sions, doing a'l in their power to extin
guish the flames, but from last accounts
they wt-re s ill under headway. Mr. King
says the ranges of James Wright on Den
d'Oreille coulee, and W. P. Turner on the
Marias, havee been utterly destroyed.
Fire at Livingston.
The station building of tbe Northern
Pacific at Livingston, including the pas
senger depot and telegraph office, were
destroyed by fire last Monday night. The
flames originated by the explosion of a
lamp in the telegraph office and sion en
veloped the frame building, which burned
like tinder. All baggage and express mat
ter, together with the r ailroad tickets, was
saved. Everything else was destroyed.
The loss will reach several thousand
dollars.
Mail Service Complaint.
Canyon Feyy, August 27.—Editor
Hkkai.d Allow me space to ask (1st)
^Why is it that we received the Weekly
Herald on Monday, when we should re
ceive it on Friday of the week precediog?
(2nd) Why is it we receive the Stock
Journal any where from five to seven cays
after mailing at Helena? (3rd) Why let
ters mail aud stamped at Heltna are from
five to seven days coming to this place
when the mail leaves Helena every other
morning? The most of the delayed mail
is stamped "missent" and postmarked "Can
yon Creek"' or "Gloster" or "Jay Gould."
The people of this camp are kicking plenty
abont it. Subscriber.
Justifiable Homicide.
At an inquest held over the remains of
James Gordon, who was shot in Idaho last
we^k by John McCormick, the jury rend
ered the following verdict:
"The jnry at an inqnest held at Osborn
on tbe 2»>th day of August, 1888, upon the
body found that be came to his death from
a bullet wound, caused by a shot fired from
a gun in tbe bands of John McCormick,
aud that John McCormick fired tbe shot
in self-defense, and that it was justifiable
homicide."
James Gordon was a native of Canada,
born in Wellington county about forty
miles west of Toronto. He came to Cœur
d'Alene abont two years ago, and has
worked at different periods for the last two
years for Wm. Oorborn. He was about 34
years old.
THE RAILROAD FIGHT.
The N. P. and O. R. & N. Still Build
ing in the Coeur d' Alenes.
From a gentleman just in from the
Cœur d' Alene country we learn that the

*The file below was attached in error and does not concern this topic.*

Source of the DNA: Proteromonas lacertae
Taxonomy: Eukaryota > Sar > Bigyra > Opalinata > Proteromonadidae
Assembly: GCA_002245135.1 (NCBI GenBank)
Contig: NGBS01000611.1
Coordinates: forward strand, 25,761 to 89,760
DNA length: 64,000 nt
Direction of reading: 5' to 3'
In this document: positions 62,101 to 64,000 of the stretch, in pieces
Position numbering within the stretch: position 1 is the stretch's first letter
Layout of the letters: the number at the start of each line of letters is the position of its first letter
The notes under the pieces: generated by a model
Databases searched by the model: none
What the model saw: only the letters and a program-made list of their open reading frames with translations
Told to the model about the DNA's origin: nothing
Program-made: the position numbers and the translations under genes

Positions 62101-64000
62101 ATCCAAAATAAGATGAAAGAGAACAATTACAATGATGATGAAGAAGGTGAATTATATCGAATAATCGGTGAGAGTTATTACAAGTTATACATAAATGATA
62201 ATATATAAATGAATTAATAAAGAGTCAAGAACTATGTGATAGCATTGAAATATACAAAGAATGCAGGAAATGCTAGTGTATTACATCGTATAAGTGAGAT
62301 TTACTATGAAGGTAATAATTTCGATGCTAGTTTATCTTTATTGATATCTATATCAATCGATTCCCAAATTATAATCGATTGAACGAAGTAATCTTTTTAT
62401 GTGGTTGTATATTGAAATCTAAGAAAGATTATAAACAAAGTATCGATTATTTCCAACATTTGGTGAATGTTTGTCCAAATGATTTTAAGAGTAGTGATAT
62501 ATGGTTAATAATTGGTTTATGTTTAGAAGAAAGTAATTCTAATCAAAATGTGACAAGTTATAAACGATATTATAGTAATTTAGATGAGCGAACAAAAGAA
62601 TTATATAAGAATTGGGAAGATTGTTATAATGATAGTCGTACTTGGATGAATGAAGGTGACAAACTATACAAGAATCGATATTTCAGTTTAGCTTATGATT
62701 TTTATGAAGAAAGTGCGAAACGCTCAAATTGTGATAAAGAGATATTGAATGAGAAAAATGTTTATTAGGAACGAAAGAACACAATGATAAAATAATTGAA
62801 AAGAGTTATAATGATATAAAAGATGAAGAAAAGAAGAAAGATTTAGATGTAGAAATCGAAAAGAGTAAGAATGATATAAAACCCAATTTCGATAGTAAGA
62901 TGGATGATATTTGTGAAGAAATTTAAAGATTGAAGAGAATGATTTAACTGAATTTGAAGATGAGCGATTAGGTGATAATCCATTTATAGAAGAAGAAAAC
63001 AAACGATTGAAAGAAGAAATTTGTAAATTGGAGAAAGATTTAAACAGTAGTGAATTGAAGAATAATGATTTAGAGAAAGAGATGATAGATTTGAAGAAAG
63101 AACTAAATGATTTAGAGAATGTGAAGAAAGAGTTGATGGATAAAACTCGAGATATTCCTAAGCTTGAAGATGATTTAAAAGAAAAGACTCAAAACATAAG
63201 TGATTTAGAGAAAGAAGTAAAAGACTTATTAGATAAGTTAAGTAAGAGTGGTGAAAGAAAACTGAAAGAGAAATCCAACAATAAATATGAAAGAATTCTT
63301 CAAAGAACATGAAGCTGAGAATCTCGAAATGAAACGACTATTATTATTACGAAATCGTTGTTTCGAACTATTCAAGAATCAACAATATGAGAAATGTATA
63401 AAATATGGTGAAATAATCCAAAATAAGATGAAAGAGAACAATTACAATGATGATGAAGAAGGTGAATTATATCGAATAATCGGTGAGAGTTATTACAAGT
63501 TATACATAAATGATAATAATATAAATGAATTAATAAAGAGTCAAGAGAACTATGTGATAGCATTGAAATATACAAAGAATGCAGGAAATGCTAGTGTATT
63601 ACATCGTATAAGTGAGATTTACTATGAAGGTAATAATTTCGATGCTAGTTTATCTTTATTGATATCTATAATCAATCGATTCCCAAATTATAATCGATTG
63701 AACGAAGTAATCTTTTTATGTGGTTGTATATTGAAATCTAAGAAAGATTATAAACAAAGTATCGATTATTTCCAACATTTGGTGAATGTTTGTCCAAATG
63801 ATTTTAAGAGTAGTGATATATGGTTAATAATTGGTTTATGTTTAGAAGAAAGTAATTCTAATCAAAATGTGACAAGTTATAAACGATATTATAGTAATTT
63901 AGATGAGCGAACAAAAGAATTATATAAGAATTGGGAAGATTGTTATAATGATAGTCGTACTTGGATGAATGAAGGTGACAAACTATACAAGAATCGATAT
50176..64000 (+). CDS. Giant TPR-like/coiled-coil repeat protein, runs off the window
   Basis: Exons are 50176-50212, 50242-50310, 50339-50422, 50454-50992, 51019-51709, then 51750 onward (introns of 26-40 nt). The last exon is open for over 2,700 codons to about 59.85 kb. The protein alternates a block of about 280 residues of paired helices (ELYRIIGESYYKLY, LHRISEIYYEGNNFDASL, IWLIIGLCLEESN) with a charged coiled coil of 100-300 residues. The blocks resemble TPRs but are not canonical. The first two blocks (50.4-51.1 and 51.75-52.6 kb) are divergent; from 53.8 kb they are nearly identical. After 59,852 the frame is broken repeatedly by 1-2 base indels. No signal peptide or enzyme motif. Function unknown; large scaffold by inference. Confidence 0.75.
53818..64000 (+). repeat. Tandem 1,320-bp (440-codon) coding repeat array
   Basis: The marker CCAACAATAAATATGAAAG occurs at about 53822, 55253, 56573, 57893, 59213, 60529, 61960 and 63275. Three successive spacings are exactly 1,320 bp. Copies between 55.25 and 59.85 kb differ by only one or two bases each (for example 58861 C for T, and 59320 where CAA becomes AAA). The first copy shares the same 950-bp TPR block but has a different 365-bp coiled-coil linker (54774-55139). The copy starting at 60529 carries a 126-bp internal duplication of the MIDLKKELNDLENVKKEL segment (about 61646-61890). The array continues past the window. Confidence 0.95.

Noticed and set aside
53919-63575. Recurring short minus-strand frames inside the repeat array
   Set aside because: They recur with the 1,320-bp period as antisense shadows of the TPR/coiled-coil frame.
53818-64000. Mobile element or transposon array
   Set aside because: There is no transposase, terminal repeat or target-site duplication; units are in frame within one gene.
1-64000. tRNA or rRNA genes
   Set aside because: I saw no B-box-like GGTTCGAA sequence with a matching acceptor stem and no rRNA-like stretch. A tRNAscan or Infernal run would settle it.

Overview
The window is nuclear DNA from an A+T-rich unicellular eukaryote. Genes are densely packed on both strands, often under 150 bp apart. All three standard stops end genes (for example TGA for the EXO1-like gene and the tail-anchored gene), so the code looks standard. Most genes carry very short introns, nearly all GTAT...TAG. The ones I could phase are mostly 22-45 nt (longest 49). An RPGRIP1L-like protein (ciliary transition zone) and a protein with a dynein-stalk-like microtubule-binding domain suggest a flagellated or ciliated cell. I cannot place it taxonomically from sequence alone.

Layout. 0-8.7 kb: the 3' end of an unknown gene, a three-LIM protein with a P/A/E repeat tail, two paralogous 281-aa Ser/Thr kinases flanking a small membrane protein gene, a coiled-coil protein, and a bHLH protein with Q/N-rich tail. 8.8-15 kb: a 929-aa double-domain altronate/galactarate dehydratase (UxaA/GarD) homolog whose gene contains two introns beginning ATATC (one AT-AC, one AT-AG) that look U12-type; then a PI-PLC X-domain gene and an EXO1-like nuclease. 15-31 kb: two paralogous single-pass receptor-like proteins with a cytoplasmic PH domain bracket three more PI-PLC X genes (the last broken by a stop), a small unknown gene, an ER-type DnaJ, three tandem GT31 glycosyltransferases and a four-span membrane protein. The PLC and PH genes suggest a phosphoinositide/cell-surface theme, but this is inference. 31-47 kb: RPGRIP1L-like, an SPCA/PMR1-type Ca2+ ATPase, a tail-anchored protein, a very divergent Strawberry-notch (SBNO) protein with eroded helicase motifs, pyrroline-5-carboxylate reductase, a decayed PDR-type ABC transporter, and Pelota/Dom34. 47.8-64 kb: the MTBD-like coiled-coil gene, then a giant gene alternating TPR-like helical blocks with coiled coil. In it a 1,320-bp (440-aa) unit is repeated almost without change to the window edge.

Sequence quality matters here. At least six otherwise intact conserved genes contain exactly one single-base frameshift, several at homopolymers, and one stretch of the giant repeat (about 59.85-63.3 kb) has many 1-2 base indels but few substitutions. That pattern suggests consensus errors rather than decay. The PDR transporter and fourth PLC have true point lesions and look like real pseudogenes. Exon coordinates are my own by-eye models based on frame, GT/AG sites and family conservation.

railroad war there is still in progress and
that construction work is yet going on by
the two rival companies, the Northern Pa
cific, which already has a real to tbe
mines, and the Oregon Railway & Naviga
tion Company, which is seeking an en
trance to the ore r. g oosby building an
extension from Farmington. Though
building a road bed in the caiion near
Warduer, the latter company has not con
nected this work with its Farmington
branch, owing to an intervening s rip ol
land about thirty miles across lying
within the boundaries of the Cœur d'Alene
Indian reservation. A bill pa sed Con
gress this se-sion aQd became a law by
the neglect of the President to sign or veto
it in the stipulated time, granting the O.
K. <St N. company right of way through
this reservation, providing the consent of
the Indians could be obtained. Though
four of the chie s are willing to sign ov< r
the right ol way, the majority of them are
against it and it is doubtful if they can
be persuaded into granting their corsent.
A council of the Indians was held a few
days ago, but they would not agree
to cede the right of way and broke up,
leaving the matier in statu quo. It is un
derstood the railroad company will try to
have another council held in a short time
hoping lor better success. As it stands
now the O. R N., though at work near
the mines, are effectually barred from en
trance thereto by the attitude of the Indi
ans and unless this can be changed the
toad will be kept out.
Meanwhile the Northern Pacific is
straightening its track, widening the guage
and doing ali the carrying trade of the
mines. It has absorbed the
Cœur d'Alene Railway aDd Navigation Co ,
which is now turnmg over its propeity to
the parent road. The transfer will be com
plete in about ten davs and then the Cœur
d'Alene Railway & Navigation company
will be out of existence. Though the N.
P. have surveyed a road around the lake
through Fourth of July canon, it is pro
burned they will not build it unless forced
to by competition. The boat line is
cheaper to operate and will serve all pur
poses of transportation until a competing
line enters the field and makes an ali rail
route to the mine» a necessity. The
Northern Pacific holds the top band now